New York City, where I have lived my whole life, is rich with museums. Ever since I was a young child I have been visiting museums, galleries and historic sites in my city. I would say that walking around museums is one of my favorite hometown activities, besides attending live-music concerts and sporting events. We have some rather interesting Jewish museums here, such as the Jewish Museum, the Museum of Jewish Heritage, the Center for Jewish History, Brooklyn's Jewish Children's Museum, the Eldridge Street Synagogue Museum, and the occasional Jewish-themed exhibits held at art museums such as the Metropolitan Museum of Art.

I could write long and lovingly about these places, but this essay is about a burgeoning modern issue that museums grapple with--namely, selfie taking and (perhaps alarmingly) the selfie stick. Briefly, a selfie is when you take a photo of yourself and a selfie stick is a device, a monopod, that you can use as an extension to facilitate the taking of selfies. I do not plan to purchase a selfie stick but do admit to taking selfies. And this is becoming an issue of great debate for museums... including the Jewish Museum on the Upper East Side of Manhattan.

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Apparently, several museums throughout NYC have banned the use of selfie sticks, and have restrictions or out-right bans on photography (especially flash photography) in order to protect their art works, and to ease the flow of visitor traffic. According to their website, the Jewish Museum does allow non-flash photography but prohibits the use of tripods. By extension, I suspect this would include the selfie stick. As for the Museum of Jewish Heritage, photography is not allowed in its galleries. At the Center for Jewish History, which has galleries as well as research libraries, cameras must be checked.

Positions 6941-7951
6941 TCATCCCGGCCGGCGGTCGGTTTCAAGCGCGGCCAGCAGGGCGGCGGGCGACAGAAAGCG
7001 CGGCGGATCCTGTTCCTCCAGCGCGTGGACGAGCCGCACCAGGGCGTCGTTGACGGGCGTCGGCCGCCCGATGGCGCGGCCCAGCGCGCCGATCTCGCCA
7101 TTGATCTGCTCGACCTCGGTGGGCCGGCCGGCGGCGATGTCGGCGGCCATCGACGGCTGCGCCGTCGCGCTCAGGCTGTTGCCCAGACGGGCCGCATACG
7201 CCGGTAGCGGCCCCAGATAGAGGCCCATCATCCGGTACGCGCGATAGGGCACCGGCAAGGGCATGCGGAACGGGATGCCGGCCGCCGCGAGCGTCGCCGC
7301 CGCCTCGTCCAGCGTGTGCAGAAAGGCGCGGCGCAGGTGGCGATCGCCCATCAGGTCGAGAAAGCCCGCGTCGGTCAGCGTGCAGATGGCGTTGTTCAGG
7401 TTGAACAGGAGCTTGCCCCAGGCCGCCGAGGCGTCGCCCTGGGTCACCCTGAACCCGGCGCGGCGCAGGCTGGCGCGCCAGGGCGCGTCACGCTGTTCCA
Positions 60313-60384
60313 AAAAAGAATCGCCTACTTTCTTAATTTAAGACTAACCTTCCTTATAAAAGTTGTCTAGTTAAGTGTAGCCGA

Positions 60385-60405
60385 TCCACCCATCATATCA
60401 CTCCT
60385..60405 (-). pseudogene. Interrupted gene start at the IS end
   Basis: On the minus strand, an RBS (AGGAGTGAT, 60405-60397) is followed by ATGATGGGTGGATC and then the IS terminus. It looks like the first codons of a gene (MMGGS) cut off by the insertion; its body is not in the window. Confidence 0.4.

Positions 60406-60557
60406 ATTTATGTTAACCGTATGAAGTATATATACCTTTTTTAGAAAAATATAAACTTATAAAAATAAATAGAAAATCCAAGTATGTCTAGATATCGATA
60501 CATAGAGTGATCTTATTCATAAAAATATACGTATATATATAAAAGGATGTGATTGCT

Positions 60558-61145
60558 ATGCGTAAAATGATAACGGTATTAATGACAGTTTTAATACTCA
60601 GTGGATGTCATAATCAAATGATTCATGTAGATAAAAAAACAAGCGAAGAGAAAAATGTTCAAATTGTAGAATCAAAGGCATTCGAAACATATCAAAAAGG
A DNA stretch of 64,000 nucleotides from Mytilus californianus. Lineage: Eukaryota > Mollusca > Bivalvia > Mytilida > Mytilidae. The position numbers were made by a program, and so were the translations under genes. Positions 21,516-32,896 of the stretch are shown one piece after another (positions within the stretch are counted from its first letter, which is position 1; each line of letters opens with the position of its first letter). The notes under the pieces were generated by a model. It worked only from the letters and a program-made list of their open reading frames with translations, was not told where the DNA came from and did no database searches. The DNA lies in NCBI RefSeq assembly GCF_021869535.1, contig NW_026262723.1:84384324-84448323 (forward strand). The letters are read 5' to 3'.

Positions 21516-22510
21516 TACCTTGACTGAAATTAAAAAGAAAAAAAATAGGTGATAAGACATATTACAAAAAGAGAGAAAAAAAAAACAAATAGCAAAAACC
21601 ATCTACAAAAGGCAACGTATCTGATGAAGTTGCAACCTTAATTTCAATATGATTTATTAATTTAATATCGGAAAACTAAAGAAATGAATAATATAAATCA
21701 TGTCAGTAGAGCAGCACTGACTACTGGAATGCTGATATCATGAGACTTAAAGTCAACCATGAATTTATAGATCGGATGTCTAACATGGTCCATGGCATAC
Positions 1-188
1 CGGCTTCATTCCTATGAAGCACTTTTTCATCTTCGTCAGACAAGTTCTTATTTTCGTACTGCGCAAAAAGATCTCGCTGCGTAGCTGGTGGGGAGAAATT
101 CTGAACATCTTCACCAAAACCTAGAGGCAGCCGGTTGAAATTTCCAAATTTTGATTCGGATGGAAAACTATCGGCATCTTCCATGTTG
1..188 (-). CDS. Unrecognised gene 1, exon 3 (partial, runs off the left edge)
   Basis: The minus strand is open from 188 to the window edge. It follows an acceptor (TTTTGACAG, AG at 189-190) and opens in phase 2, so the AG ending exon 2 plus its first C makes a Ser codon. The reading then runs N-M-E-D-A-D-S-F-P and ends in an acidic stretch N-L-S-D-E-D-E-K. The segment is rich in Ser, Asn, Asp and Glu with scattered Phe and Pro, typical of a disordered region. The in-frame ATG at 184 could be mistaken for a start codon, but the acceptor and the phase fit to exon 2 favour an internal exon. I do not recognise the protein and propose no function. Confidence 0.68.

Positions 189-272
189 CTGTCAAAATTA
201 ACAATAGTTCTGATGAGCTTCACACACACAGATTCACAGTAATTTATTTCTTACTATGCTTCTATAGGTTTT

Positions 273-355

Those are the policies, folks. Now, I will admit that I have used my cell phone to snap photos in all three of these places. Please don't get me into trouble, but at the Heritage Museum, I took a photo of photograph. It showed a boy who was my late father-in-law's cousin; he was a Holocaust survivor, and we were surprised to find this picture of Norbert in the collection. I snapped the photo quickly and discretely, and won't use it for commercial purposes, just to show family members. But I did not snap a selfie in any of these museums, nor did I use a selfie stick. (Nu, anyone care to gift me with one?).

Should museums ban photography? I assume the flash can damage some paintings and drawings, but do museums enact this ban mostly to sell postcards in their gift shops? And about selfies sticks: yes, they can be annoying (although I admit I first saw them used on a ski slope and not in a museum), but are people really going to get into lots of accidents because they are thrusting their selfie sticks in front of paintings by revered artists? In my estimation, this is more about manners and mores, than about safety first. Then again, I don't work in museum management or art preservation.

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